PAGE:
• You care because you anticipate a negative event. You fear, for example, disappointing others, not achieving what you expect, losing something meaningful to you, and experiencing guilt by not doing certain things in a certain way.
  • The second reason why you care is quite curious. On average, you’ve come to believe that “worrying a lot” about certain things makes you responsible. It’s as if devoting many hours to thinking about certain things could help you find a solution and have more control over situations. In reality, it’s not always like that, because what excessive worry actually does is feed your anxiety.
A tree in the shape of a head.

Pathological concern and the feedback loop

Excessive concern stems from pathological concern. They’re states of mind in which you can’t stop thinking about the same things and anticipating negative results. It’s a type of rumination that, far from solving a problem, magnifies it and also intensifies your emotional distress.

Likewise, it’s important to note one thing: pathological concern arises from a curious feedback loop between your amygdala and prefrontal cortex. The amygdala is a region destined for detecting risks and sending an alarm message to the brain. A signal that translates into very specific emotional states: fear and anguish. Given these states, your prefrontal cortex is unable to think logically and reflexively to give more accurate answers to your concerns. What can you do under these circumstances?

Two women talking.

Three keys to confronting a pathological concern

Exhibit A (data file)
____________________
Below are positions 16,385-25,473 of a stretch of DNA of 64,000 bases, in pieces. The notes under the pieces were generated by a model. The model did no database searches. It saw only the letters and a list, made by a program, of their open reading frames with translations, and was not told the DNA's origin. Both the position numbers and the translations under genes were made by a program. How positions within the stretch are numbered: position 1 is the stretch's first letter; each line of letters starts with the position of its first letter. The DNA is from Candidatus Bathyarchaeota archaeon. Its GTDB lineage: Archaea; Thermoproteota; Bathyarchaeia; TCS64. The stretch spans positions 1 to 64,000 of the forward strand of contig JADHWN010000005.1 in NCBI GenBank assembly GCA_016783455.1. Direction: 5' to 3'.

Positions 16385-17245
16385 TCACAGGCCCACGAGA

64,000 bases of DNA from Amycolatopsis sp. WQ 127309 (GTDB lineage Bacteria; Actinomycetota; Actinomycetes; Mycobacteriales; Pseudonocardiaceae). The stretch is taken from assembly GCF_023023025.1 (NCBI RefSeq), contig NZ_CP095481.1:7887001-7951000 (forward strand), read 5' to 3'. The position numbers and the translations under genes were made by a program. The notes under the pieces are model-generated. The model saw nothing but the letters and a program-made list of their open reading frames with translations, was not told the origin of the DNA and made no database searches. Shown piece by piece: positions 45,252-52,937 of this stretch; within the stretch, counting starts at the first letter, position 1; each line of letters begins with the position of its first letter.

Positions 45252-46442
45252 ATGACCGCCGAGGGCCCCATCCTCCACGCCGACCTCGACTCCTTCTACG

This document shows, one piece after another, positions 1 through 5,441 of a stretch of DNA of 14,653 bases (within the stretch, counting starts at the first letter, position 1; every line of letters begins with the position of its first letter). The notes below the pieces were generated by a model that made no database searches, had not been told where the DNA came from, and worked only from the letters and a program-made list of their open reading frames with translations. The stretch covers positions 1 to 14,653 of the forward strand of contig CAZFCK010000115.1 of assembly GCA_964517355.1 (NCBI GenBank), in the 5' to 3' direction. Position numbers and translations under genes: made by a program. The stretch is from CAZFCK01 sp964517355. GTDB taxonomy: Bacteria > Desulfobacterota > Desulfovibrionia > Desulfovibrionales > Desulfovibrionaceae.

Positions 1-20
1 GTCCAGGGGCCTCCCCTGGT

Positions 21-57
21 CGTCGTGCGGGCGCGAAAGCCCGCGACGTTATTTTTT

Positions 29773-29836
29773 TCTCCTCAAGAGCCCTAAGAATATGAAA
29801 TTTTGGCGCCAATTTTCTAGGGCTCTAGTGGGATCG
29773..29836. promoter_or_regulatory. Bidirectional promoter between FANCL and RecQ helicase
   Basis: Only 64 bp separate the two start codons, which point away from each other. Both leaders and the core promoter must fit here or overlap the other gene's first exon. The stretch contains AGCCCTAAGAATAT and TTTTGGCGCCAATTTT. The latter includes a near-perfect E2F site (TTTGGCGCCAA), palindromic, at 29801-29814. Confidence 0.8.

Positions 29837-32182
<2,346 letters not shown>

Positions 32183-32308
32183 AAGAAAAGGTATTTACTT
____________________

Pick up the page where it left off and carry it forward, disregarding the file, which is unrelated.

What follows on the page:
One way to reduce pathological concern and the negative energy that feeds your brain is to talk. Verbal strategies act as cathartic mechanisms to reduce distress.

  • Therefore, keep up a dialogue with someone who knows how to listen, understand, and be close. When you talk to other people, you’re able to detect your irrational ideas and anythings that feeds your pain.
  • The second step is to calm down, as it’s easier for your emotions to balance, for your brain to breathe, and for ideas to flow. Thus, anguish loses power. To achieve this ideal internal state, there are some strategies such as relaxation, going for a walk, and practicing mindfulness.
  • The third step is to stop obsessing about a problem and focus on the solutions. It doesn’t matter how you got to that situation. Thus, the last thing you should do is anticipate what can or can’t happen. The essential thing is to define the problem objectively and think of coping strategies.

To conclude, it’s only worth highlighting one thing: when you’re continually subjected to a state of pathological concern, you must consult with a professional. There are many effective therapies that can help you change and improve your well-being.

All cited sources were thoroughly reviewed by our team to ensure their quality, reliability, currency, and validity. The bibliography of this article was considered reliable and of academic or scientific accuracy.

This text is provided for informational purposes only and does not replace consultation with a professional. If in doubt, consult your specialist.